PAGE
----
Cards are a great way to add randomness to a game, they’re incredibly flexible in terms of what you can do with them. You can fix a deck, or part of a deck. You can add things to it without consulting what they are. You can view a few cards and get rid of a few of them selectively. You can put new (or previously used) cards into a deck and they can go on the top, bottom or be shuffled somewhere in between. Cards are magic.
Let’s play a game, your score is secret so don’t tell me what it is, but you don’t start with any points. You get five points. Now you get another three. Ha ha! You’ve lost a point. Your score is seven – but how did I know that? Because I’m a wizard!
There was an interesting article doing the rounds last week entitled “Chess is not an RPG: The Illusion of Game Balance“. It’s worth the read if you haven’t already seen it, but if you fancy a summary the core argument is that balance is not desirable in RPGs because the structures/rules that are needed to obtain game balance either do not contribute to or directly oppose the core purpose of RPGs. This got me thinking about the structures that are necessary for game balance and how often they do or do not contribute to player’s enjoyment of the games. What is game balance? Which games benefit from it? Which games are better off without it?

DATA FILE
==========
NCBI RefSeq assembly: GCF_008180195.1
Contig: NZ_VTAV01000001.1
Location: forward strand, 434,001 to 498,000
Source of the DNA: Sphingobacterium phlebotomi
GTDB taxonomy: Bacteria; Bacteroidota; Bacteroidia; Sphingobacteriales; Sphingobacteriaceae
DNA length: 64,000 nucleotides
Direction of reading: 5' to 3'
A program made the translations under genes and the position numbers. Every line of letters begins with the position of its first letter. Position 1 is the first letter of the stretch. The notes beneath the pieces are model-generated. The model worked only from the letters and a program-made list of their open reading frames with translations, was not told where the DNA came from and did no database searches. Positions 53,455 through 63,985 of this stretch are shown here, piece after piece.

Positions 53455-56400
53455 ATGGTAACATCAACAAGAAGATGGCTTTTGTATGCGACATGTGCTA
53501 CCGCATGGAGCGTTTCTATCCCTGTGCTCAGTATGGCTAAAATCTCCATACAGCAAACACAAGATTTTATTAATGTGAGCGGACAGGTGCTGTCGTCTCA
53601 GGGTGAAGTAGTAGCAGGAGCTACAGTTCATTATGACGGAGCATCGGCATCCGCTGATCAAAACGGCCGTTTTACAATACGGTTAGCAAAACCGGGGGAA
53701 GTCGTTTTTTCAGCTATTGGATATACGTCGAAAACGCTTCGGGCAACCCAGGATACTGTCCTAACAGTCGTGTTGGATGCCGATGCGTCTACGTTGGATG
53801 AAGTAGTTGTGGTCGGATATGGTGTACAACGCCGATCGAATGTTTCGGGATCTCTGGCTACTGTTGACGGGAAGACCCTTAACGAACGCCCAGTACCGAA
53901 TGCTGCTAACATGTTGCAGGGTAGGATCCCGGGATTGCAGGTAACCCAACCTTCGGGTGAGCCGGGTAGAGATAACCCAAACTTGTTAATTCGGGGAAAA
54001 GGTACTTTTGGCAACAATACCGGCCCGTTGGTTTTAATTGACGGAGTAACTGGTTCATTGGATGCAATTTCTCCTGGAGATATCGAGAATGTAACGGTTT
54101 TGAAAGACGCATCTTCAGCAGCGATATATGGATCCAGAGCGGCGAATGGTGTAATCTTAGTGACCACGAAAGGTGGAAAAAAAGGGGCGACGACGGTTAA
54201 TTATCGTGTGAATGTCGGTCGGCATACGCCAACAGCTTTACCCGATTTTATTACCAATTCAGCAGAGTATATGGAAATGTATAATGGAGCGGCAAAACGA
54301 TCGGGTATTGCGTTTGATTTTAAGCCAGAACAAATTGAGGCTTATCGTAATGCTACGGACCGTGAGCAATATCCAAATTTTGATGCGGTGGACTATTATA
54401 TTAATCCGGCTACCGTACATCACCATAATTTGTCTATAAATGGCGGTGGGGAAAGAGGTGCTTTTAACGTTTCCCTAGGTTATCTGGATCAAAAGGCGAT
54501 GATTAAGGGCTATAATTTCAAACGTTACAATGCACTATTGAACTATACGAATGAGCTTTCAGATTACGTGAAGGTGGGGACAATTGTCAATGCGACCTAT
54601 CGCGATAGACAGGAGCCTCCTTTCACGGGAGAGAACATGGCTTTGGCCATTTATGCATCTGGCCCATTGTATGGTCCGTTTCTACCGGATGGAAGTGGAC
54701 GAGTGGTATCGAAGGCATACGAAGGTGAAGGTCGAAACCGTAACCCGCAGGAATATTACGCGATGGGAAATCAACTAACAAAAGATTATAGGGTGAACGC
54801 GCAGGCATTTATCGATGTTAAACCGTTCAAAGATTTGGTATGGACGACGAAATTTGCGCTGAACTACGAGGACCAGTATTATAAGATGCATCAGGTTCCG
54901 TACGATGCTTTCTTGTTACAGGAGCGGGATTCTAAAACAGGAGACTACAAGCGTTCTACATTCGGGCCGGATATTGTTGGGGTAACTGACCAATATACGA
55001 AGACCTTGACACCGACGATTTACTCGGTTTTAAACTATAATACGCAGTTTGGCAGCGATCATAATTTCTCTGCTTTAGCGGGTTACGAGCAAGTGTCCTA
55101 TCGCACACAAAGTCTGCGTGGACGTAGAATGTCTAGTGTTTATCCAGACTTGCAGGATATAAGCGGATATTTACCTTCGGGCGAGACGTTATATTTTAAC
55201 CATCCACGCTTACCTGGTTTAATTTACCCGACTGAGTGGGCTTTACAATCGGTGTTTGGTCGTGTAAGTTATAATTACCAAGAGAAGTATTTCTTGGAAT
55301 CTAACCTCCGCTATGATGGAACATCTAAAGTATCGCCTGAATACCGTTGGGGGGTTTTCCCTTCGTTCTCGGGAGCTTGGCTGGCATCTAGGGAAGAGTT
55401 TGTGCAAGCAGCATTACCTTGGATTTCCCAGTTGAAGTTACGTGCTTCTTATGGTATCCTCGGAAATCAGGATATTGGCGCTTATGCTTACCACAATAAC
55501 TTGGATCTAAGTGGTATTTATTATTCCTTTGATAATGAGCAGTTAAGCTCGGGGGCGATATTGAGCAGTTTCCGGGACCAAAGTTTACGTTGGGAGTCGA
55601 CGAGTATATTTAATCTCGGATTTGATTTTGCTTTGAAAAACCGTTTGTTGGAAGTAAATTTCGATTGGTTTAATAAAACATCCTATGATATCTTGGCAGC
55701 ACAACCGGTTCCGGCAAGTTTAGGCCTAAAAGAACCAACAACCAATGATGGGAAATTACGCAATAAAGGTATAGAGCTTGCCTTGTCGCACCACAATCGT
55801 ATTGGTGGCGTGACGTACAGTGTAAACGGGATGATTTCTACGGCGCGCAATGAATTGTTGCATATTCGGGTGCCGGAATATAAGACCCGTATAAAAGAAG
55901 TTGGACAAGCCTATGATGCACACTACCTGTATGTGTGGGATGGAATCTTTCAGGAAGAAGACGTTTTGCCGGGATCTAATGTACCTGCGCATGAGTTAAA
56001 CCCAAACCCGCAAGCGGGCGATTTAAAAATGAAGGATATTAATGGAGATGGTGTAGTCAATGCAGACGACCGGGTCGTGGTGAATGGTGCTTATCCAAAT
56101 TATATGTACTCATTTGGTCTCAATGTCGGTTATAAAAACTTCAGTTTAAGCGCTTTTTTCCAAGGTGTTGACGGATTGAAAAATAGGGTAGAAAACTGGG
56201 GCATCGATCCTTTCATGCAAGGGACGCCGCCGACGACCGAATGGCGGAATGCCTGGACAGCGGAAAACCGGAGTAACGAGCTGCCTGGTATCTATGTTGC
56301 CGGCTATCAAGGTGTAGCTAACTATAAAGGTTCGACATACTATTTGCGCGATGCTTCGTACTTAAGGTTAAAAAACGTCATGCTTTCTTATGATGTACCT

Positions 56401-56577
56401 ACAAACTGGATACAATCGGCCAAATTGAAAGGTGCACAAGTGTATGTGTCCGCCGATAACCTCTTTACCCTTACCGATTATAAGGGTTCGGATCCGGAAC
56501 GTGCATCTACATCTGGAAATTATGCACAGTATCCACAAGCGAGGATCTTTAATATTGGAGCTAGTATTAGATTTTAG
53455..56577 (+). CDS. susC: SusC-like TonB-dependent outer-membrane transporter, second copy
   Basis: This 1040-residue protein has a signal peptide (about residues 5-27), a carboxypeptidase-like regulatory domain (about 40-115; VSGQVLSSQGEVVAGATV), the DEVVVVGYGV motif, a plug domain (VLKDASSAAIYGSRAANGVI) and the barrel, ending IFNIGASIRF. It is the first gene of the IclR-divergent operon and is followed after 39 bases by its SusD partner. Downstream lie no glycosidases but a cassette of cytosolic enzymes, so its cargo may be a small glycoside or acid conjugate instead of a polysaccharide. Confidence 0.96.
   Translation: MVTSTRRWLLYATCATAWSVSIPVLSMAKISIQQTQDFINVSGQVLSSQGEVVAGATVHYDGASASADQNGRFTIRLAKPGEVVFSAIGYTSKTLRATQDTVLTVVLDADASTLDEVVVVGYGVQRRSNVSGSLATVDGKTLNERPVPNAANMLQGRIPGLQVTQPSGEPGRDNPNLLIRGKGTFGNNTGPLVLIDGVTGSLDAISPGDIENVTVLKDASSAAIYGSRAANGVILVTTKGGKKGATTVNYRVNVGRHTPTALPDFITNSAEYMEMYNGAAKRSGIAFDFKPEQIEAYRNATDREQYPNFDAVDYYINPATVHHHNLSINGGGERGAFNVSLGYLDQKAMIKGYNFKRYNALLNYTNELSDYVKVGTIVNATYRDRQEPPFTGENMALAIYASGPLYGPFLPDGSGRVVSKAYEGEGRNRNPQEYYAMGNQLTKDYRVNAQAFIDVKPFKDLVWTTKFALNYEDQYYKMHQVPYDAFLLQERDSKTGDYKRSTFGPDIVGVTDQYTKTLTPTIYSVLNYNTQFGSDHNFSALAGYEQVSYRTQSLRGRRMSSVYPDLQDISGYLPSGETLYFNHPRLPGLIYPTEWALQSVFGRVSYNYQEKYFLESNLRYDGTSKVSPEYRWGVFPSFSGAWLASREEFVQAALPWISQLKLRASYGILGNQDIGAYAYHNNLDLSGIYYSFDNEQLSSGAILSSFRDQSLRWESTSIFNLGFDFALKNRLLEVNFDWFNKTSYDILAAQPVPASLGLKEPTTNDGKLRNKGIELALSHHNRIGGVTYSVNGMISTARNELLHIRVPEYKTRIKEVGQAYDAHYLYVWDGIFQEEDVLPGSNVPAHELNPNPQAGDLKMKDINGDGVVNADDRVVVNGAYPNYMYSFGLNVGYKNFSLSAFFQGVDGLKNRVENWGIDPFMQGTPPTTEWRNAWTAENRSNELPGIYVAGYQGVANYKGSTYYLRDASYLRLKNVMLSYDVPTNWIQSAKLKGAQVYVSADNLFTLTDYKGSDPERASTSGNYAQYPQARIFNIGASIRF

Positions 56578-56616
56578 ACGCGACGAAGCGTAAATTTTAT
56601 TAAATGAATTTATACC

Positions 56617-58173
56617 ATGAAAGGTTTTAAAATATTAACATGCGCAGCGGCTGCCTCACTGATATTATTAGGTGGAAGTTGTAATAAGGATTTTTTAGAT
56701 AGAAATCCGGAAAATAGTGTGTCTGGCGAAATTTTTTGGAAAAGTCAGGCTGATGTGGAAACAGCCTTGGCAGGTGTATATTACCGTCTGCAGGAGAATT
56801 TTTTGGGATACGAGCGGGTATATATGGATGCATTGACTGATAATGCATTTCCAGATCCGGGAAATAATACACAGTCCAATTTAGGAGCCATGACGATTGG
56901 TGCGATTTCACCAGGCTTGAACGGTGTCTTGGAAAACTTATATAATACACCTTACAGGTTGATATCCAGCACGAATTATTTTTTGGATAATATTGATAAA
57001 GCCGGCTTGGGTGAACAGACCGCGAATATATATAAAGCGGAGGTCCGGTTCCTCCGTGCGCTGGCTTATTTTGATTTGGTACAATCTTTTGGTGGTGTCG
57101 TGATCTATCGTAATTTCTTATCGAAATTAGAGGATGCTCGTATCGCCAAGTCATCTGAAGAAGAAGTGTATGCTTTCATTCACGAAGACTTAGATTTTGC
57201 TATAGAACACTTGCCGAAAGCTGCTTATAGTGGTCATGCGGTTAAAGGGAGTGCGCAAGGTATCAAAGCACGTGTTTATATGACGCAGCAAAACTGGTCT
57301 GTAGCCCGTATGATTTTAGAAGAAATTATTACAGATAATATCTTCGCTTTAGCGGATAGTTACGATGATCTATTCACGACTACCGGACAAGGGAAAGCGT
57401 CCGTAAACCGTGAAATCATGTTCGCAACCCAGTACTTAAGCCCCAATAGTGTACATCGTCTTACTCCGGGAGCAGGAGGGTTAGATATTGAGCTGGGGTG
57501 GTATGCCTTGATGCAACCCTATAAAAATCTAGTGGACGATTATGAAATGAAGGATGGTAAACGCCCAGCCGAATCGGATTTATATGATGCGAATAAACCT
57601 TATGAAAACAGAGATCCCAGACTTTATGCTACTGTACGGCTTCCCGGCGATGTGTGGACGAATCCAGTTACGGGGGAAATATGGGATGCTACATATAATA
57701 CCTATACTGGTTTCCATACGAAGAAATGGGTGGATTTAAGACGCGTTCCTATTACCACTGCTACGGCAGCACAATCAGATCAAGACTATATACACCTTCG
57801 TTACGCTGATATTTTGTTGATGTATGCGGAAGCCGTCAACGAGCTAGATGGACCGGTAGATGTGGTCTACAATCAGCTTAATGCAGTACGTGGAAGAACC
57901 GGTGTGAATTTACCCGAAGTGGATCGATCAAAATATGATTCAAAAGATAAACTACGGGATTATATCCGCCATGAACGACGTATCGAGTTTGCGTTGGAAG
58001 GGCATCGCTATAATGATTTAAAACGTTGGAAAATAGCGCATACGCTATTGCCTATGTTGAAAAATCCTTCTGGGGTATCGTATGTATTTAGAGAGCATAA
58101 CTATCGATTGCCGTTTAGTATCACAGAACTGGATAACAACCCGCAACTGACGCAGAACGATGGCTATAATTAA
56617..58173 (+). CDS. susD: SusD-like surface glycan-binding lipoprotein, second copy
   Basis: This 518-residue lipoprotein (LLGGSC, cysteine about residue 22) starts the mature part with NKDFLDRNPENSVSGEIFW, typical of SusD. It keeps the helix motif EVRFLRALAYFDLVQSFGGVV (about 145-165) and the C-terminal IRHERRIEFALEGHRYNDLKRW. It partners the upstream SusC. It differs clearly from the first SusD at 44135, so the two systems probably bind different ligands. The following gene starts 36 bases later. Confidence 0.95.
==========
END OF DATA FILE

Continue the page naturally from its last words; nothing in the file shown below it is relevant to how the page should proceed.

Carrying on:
So lately I’ve been taking a break from serious gaming and trying out some new things, among them is a gem called Cube Quest. This is a game in which, broadly speaking, you roll dice in an attempt to eliminate your opponents pieces. I say “broadly speaking” because by “roll” I mean “flick across the table at your opponents dice army” and by “eliminate” I mean “wildly scatter from the table causing them to become lost in a sea of unsorted game parts”.